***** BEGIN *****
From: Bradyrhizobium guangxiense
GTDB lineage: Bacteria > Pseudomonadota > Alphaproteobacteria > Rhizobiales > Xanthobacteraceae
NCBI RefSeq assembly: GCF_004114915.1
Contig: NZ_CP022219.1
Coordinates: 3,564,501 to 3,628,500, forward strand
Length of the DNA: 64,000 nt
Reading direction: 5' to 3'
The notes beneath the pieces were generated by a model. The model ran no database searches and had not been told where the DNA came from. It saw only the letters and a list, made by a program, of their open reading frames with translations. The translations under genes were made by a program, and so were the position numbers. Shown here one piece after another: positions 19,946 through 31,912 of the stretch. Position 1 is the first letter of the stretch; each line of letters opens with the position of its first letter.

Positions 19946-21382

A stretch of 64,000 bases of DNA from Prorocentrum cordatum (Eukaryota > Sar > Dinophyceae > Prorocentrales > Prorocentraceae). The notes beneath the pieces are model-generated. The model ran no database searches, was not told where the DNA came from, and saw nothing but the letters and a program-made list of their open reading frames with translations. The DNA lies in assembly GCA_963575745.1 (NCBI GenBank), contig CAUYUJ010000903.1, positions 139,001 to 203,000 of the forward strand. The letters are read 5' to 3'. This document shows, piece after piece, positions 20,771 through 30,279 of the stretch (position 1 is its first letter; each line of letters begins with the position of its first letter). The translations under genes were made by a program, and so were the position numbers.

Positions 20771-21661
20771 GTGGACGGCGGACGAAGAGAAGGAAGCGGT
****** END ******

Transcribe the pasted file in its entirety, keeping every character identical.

From: Bradyrhizobium guangxiense
GTDB lineage: Bacteria > Pseudomonadota > Alphaproteobacteria > Rhizobiales > Xanthobacteraceae
NCBI RefSeq assembly: GCF_004114915.1
Contig: NZ_CP022219.1
Coordinates: 3,564,501 to 3,628,500, forward strand
Length of the DNA: 64,000 nt
Reading direction: 5' to 3'
The notes beneath the pieces were generated by a model. The model ran no database searches and had not been told where the DNA came from. It saw only the letters and a list, made by a program, of their open reading frames with translations. The translations under genes were made by a program, and so were the position numbers. Shown here one piece after another: positions 19,946 through 31,912 of the stretch. Position 1 is the first letter of the stretch; each line of letters opens with the position of its first letter.

Positions 19946-21382

A stretch of 64,000 bases of DNA from Prorocentrum cordatum (Eukaryota > Sar > Dinophyceae > Prorocentrales > Prorocentraceae). The notes beneath the pieces are model-generated. The model ran no database searches, was not told where the DNA came from, and saw nothing but the letters and a program-made list of their open reading frames with translations. The DNA lies in assembly GCA_963575745.1 (NCBI GenBank), contig CAUYUJ010000903.1, positions 139,001 to 203,000 of the forward strand. The letters are read 5' to 3'. This document shows, piece after piece, positions 20,771 through 30,279 of the stretch (position 1 is its first letter; each line of letters begins with the position of its first letter). The translations under genes were made by a program, and so were the position numbers.

Positions 20771-21661
20771 GTGGACGGCGGACGAAGAGAAGGAAGCGGT